This past month I have been visiting kite makers, acquiring materials, and preparing the design of Airpup’s production prototype. All this activity is adding up to make Airpup better looking and more durable.
I just returned from the Oregon Kitemakers Retreat, where I have been refining my sewing skills and expanding my repertoire of fabrication techniques. In December, I visited Prism Kite Technology in Seattle to get some feedback on Airpup’s design. The skills and tips I have been picking up are going to make Airpup more durable and the speed up the fabrication process.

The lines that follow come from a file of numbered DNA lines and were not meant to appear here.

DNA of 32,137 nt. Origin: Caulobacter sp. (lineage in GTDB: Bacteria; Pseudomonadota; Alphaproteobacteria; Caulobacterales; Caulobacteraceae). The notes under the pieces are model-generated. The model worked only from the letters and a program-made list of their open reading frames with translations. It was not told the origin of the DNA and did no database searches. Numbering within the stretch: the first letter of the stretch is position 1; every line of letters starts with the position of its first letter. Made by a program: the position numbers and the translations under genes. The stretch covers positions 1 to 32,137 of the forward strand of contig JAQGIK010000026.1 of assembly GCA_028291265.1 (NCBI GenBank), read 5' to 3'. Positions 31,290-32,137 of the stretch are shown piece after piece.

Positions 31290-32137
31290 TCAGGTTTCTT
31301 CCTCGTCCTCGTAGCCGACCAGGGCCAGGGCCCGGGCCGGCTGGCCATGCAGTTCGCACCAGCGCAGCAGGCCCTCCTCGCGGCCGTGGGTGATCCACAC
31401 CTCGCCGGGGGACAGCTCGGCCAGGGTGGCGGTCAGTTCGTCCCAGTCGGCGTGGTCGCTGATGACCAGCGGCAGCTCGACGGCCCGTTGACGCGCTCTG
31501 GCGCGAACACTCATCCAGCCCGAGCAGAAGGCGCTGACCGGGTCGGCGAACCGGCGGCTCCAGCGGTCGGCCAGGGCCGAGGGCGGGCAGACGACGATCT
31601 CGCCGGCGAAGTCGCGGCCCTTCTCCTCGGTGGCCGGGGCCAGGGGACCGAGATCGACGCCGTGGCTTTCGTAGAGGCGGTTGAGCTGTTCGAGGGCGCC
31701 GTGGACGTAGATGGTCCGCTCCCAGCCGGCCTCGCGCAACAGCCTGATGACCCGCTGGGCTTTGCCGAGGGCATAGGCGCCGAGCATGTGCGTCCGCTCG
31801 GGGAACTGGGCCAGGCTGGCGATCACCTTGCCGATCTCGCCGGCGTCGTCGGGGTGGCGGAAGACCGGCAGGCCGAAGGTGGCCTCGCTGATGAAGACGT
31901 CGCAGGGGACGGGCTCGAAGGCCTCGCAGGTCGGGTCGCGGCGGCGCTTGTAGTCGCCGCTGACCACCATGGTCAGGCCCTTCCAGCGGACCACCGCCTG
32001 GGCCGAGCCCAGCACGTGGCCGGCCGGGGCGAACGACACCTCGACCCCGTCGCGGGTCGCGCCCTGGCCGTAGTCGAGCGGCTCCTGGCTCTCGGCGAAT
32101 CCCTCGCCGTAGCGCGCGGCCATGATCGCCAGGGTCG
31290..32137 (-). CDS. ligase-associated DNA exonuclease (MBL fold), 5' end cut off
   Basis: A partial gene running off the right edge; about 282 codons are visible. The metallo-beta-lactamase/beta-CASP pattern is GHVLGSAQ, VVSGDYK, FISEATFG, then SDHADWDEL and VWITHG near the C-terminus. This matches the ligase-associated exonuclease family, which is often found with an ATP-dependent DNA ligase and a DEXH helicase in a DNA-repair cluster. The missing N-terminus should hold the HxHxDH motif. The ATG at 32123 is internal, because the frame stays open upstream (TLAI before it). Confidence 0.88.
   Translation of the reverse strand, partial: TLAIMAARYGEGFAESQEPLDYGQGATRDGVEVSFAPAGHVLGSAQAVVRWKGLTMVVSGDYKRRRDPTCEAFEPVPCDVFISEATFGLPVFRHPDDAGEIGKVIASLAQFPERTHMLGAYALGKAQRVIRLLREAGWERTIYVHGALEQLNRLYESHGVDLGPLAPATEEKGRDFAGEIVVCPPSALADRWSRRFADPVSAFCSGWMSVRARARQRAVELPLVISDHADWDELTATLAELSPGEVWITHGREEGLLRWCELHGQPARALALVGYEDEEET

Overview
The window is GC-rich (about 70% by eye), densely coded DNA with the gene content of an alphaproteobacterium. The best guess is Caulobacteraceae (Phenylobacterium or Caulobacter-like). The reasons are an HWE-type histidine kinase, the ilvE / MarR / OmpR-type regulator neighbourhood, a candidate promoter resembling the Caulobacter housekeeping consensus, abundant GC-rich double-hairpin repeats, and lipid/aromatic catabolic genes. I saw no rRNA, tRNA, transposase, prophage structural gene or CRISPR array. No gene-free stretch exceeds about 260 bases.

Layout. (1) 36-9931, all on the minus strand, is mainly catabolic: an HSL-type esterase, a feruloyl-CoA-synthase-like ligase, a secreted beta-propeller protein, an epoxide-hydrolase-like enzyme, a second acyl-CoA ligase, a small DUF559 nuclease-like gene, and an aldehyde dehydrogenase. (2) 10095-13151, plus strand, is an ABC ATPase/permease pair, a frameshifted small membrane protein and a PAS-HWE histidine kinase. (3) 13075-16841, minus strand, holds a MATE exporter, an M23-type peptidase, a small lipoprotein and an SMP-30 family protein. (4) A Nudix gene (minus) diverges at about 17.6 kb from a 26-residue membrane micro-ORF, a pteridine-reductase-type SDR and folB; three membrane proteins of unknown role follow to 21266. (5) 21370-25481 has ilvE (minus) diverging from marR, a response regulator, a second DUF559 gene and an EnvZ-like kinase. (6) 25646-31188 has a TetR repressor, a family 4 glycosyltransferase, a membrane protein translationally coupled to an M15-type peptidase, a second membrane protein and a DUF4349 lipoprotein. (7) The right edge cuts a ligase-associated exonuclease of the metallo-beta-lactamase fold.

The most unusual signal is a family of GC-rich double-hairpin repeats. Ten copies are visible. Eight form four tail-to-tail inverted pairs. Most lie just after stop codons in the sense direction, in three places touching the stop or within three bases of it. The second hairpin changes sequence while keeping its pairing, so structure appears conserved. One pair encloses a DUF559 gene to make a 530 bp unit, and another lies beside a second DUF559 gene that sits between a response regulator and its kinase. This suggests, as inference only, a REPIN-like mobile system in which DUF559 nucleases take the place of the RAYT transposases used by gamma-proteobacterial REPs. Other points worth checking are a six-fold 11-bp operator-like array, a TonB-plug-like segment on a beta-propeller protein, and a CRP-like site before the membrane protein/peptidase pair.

I have been making a list of small tweaks to Airpup that will improve usability and ease assembly. You can follow and comment on my development on Github, and I will make them the subject of my next update.
The prototype Airpup’s wings were sewn from 0.75 oz ripstop nylon, but I am close to finalizing the purchase of high-quality 0.5 oz ripstop polyester for production Airpups.
While this fabric change only gives Airpup 2-3% more lift, there are several added benefits. Nylon can absorb moisture, increasing its weight and changing its shape in damp conditions. If the nylon is not fully dried, moisture can also damage Airpups’s urethane envelope during storage. Polyester is not only hydrophobic, it is also more UV resistant than nylon, increasing Airpup’s lifespan.
Since Icarex ceased commercial production, sourcing quality ultralight ripstop polyester has been difficult, and often expensive. I am excited to have found some.